The experts say Phoenix-area commercial real estate is officially in recovery mode, but still short of expansion. A full 100 percent of the real estate brokers participating in a quarterly survey from the W. P. Carey School of Business at Arizona State University agree the Valley’s commercial sector has followed the local housing market into recovery, but the recovery is slow, uneven and likely to remain that way through much of this year.

The participants recently came together for a forum and the survey about progress on apartments, retail, industrial, offices and more. Ninety percent say they don’t think Phoenix-area land prices have reached their peak yet. Meantime, certain areas, such as Scottsdale, central Phoenix and the southeast Valley, are doing much better than others in the commercial market, with progress overall. Mark Stapp Download Full Image

“We’re seeing little bits of improvement in different parts of the Phoenix-area commercial real estate market,” explains one of the forum’s organizers, Mark Stapp, director of the Master of Real Estate Development program at the W. P. Carey School of Business. “While we’re still dealing with fundamental weakness in the national economy, I do expect to see a significant bounce in the local commercial real estate market within the next year as things continue to get better.”

The brokers participating in The Commercial Real Estate Broker Forum come from a variety of sectors, specializations and brokerage houses across the Valley. The event is moderated and partly organized by Pete Bolton, executive vice president and managing director of Newmark Grubb Knight Frank’s Phoenix office. Quarterly reports are available for download at the W. P. Carey School’s website,, under “Commercial Survey.”

Here are some of the Quarter 1, 2014 results:

Where are we in the cycle?
      • 100 percent – Recovery, 0 percent – Expansion, 0 percent – Correction, 0 percent – Maturity, 0 percent Recession
      • (NOTE: Only 87 percent said the area was in recovery in Quarter 4, 2013.)

In what direction is the metro Phoenix market moving?
      • 73 percent – Up, 27 percent – Stationary, 0 percent – Down

Is uncertainty in the federal government affecting the commercial real estate market and hindering our local growth potential?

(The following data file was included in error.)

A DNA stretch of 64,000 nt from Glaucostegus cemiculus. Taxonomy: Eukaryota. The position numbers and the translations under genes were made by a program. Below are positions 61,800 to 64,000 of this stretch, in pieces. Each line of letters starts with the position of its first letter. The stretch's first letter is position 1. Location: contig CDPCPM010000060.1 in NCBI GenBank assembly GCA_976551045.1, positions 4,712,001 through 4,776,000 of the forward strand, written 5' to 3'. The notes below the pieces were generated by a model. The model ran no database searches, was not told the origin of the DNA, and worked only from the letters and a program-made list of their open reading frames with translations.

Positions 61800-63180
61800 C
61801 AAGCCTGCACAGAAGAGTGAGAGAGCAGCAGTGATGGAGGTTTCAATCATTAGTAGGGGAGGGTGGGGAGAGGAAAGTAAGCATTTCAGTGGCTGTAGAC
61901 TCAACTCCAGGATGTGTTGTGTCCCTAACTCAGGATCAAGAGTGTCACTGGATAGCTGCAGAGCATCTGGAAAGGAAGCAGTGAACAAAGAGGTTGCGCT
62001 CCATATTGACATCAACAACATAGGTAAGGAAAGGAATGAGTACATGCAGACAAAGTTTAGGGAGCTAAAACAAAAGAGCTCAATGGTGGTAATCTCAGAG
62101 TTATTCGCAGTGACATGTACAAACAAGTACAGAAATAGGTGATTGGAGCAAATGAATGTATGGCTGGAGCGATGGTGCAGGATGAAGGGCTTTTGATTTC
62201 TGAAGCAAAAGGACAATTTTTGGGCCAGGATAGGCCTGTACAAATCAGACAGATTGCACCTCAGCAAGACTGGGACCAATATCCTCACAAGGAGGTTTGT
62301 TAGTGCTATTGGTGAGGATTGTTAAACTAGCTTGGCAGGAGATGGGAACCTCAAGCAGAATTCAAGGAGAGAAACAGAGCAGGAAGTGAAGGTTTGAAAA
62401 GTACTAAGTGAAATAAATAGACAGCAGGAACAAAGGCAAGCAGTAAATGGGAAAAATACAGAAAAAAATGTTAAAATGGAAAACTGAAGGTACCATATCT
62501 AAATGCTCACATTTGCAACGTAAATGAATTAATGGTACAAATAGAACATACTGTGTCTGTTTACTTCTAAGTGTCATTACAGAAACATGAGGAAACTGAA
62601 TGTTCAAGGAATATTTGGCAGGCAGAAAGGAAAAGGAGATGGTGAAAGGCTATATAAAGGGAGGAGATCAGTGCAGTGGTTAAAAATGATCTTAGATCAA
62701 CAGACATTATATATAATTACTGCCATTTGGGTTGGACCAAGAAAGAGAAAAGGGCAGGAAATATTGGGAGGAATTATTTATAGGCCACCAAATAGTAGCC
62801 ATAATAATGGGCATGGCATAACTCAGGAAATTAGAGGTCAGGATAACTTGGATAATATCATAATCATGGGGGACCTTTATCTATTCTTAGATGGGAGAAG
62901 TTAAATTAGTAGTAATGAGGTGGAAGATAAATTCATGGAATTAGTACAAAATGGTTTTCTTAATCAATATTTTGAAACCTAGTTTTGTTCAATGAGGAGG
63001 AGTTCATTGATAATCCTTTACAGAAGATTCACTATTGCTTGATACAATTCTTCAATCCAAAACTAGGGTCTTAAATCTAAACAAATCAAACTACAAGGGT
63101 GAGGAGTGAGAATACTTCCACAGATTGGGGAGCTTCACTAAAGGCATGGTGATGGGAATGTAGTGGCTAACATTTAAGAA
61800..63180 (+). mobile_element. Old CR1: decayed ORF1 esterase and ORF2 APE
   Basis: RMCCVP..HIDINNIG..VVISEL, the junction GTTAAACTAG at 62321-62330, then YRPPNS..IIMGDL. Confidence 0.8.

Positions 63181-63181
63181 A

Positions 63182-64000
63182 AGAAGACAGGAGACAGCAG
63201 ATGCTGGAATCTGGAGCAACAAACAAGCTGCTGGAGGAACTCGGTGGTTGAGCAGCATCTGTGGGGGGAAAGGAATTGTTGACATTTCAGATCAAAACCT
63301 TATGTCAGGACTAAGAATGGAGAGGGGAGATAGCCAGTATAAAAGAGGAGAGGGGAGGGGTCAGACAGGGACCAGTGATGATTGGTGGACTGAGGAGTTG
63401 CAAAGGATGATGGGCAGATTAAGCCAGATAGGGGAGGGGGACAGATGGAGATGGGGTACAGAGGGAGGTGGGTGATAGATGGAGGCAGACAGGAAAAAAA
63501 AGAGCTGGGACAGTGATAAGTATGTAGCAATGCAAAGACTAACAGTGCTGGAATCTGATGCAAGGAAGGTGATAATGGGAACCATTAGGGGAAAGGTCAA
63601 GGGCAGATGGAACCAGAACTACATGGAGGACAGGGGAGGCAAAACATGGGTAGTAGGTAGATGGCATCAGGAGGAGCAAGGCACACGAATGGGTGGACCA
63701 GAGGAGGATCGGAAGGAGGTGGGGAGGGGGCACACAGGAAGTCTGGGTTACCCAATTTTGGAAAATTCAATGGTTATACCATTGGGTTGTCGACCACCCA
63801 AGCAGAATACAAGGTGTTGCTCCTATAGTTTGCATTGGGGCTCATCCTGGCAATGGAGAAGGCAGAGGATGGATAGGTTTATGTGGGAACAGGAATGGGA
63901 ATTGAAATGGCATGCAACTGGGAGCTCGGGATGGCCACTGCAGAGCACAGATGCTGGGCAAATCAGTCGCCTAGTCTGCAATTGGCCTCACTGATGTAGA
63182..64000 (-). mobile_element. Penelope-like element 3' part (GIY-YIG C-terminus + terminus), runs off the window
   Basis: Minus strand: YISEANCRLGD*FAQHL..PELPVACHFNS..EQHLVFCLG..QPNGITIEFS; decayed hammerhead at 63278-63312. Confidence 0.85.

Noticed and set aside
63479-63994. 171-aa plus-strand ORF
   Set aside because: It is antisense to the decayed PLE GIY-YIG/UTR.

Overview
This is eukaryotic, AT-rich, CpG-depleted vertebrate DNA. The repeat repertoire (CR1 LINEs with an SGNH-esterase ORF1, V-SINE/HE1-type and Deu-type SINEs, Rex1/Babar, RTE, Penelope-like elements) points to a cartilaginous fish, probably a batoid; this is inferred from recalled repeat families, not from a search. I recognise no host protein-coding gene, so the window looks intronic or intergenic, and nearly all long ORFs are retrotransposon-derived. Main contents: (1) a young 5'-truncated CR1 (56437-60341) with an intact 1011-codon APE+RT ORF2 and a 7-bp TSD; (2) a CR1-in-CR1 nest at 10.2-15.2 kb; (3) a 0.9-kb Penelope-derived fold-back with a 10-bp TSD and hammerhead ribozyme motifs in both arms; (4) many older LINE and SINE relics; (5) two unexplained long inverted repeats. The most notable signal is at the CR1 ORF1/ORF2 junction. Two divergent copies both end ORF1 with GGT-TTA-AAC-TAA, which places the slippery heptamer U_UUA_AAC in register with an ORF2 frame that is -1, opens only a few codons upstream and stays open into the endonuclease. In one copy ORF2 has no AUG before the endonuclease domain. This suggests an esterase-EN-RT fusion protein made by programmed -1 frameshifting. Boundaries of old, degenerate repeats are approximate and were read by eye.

• 100 percent – Yes, 0 percent – No

Will the number of people who have stopped working or stopped looking for work affect commercial real estate/industrial/office/retail/multifamily?
      • 40 percent – Not yet, but it will, 30 percent – No, 30 percent – Yes

Have land prices reached their peak?
      • 90 percent – No, 10 percent – Yes

Have homebuilders stopped buying land?
      • 100 percent – No, 0 percent - Yes

Where are apartment rents headed in the next three months?
      • 45 percent – Stationary, 40 percent – Up, 10 percent – Down; 5 percent – No response

Where are office vacancy rates headed in the next three months?
      • 64 percent –Down, 27 percent – Stationary, 9 percent – Up

Where are retail vacancy rates headed in the next three months?
      • 73 percent –Stationary, 18 percent – Down, 9 percent – Up

Is this a landlord or tenant industrial market?
      • 100 percent – Tenant, 0 percent - Landlord

Where are interest rates for commercial loans headed in the next three months?
      • 91 percent – Stationary, 9 percent – Up, 0 percent - Down

Where are investor returns headed in the next three months?
      • 64 percent –Stationary, 18 percent – Up, 18 percent - Down

Those interested in real estate can hear more about how the housing side of the market is doing at an event next weekend. Stapp will be one of the speakers when the W. P. Carey School of Business and The Arizona Republic present “Phoenix Housing Market Explained II” on Jan. 25 at ASU’s Tempe campus. For more information, visit